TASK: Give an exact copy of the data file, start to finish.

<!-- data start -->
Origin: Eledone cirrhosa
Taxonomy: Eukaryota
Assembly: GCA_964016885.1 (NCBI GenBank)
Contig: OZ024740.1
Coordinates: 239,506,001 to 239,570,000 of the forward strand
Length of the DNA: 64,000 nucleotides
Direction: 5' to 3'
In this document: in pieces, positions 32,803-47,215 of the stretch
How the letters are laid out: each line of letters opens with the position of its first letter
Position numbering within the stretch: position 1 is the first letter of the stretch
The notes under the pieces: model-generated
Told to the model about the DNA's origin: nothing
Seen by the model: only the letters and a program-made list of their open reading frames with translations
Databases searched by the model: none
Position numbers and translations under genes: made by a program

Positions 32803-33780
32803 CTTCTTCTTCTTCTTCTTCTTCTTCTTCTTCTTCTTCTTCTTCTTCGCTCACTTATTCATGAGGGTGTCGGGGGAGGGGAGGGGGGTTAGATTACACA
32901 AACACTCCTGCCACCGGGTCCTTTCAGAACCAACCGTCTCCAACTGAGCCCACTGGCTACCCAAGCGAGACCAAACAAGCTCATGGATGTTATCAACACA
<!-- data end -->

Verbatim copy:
Origin: Eledone cirrhosa
Taxonomy: Eukaryota
Assembly: GCA_964016885.1 (NCBI GenBank)
Contig: OZ024740.1
Coordinates: 239,506,001 to 239,570,000 of the forward strand
Length of the DNA: 64,000 nucleotides
Direction: 5' to 3'
In this document: in pieces, positions 32,803-47,215 of the stretch
How the letters are laid out: each line of letters opens with the position of its first letter
Position numbering within the stretch: position 1 is the first letter of the stretch
The notes under the pieces: model-generated
Told to the model about the DNA's origin: nothing
Seen by the model: only the letters and a program-made list of their open reading frames with translations
Databases searched by the model: none
Position numbers and translations under genes: made by a program

Positions 32803-33780
32803 CTTCTTCTTCTTCTTCTTCTTCTTCTTCTTCTTCTTCTTCTTCTTCGCTCACTTATTCATGAGGGTGTCGGGGGAGGGGAGGGGGGTTAGATTACACA
32901 AACACTCCTGCCACCGGGTCCTTTCAGAACCAACCGTCTCCAACTGAGCCCACTGGCTACCCAAGCGAGACCAAACAAGCTCATGGATGTTATCAACACA